If it’s not something you do every day, driving on a busy highway can be scary. There is nothing to worry about, though, if you know what to do and practice a bit. Getting a few miles under your belt will take the stress out of the whole ordeal. Adopting a commonsense strategy for driving on a busy highway will serve you well for years. Obey the laws, adjust to the flow of traffic, and enjoy the journey, because it’s no big deal.
Pick a Lane
Pick a lane and stick with it. On a divided highway with multiple lanes, the lane furthest to the right is for slow-moving traffic. The funny thing is, not one car or truck on the road travels in it. No one wants to believe they are a slow-moving vehicle. Until you get comfortable, consider that lane home; it’s like having a private lane just for you. After you decide on a lane, stay in it. There is no reason to jump lanes constantly and swerve in and out of traffic. All you accomplish is burning fuel and annoying everyone else. If you want to pass another car on the left, do so, then return to your lane. The far-left lane is for passing, not camping out, so move over.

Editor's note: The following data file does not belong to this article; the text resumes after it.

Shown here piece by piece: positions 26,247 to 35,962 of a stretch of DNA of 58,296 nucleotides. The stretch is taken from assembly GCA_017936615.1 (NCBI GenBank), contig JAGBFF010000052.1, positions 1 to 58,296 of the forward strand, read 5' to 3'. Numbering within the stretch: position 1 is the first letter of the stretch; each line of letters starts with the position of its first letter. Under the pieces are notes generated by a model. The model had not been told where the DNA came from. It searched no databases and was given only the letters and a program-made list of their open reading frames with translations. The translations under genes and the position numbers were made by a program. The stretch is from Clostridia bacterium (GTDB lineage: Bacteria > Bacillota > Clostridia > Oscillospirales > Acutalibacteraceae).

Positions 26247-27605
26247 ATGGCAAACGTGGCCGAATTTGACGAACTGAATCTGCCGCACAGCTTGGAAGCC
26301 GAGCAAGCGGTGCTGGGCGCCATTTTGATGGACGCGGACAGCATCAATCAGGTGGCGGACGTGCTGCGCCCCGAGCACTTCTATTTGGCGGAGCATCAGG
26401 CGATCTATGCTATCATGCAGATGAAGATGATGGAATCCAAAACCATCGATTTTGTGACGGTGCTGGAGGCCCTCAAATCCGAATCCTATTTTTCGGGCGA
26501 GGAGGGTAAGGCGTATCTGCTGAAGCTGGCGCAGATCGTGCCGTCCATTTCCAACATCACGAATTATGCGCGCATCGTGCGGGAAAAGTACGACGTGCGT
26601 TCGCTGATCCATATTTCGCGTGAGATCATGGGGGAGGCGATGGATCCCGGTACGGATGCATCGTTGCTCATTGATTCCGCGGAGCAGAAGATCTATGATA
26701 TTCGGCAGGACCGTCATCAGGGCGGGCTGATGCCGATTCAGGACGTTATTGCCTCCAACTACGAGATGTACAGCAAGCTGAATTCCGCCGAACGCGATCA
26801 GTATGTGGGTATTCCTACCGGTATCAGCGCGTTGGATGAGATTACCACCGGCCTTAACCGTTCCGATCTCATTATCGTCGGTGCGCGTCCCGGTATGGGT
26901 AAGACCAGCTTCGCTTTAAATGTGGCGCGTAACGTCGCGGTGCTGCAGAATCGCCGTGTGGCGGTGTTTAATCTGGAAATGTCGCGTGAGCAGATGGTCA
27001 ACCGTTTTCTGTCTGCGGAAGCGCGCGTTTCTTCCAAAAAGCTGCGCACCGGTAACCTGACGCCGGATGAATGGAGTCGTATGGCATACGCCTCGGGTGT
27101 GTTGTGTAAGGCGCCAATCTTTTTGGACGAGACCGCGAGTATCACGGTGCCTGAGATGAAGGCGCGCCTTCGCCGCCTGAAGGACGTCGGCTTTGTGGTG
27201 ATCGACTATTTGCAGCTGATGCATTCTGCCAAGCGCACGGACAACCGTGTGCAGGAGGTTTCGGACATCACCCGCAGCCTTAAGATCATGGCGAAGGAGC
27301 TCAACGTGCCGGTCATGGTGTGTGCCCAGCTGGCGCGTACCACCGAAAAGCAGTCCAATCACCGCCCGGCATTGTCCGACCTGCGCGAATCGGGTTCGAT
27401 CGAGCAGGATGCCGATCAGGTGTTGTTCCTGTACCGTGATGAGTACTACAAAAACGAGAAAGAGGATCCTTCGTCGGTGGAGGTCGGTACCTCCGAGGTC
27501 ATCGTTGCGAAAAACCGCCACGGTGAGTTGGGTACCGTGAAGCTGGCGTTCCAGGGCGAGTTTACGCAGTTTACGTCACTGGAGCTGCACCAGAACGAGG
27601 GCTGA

It’s Not a Race
Speed limit signs are posted on every road across the country. Let’s be honest, though, most people speed, especially on a highway. Keeping up with the flow of traffic is okay, but don’t try to be the fastest car on the road—that’s impossible. There is always someone in a bigger hurry than you. Follow the speed limit, take your time, and avoid an expensive speeding or reckless driving ticket.
Follow the Two Second Rule
Cars and trucks move fast on the highway, and they need some space. Some drivers have a dangerous and infuriating habit of tailgating. High-speed rates mean drivers have a shorter reaction time to avoid an accident and will need more space to stop their vehicle. If you are tailgating and the driver in front of you brakes suddenly, you could rear-end them. Find a stationary object on the road. When the car in front of you passes it, you should pass it no sooner than two seconds later. That’s the safe amount of space between cars.
Use Your Signals
A lot of time went into designing and engineering your car, so it is safe and reliable. Turn signals are part of that engineering. Use them and keep them in working order—they deserve it. Use your turn signals to let the driver behind you know your intentions. They might be in a hurry and try to pass you the second they see an opening. Flip your turn signal and let the other driver know you see their urgency and are getting out of the way.
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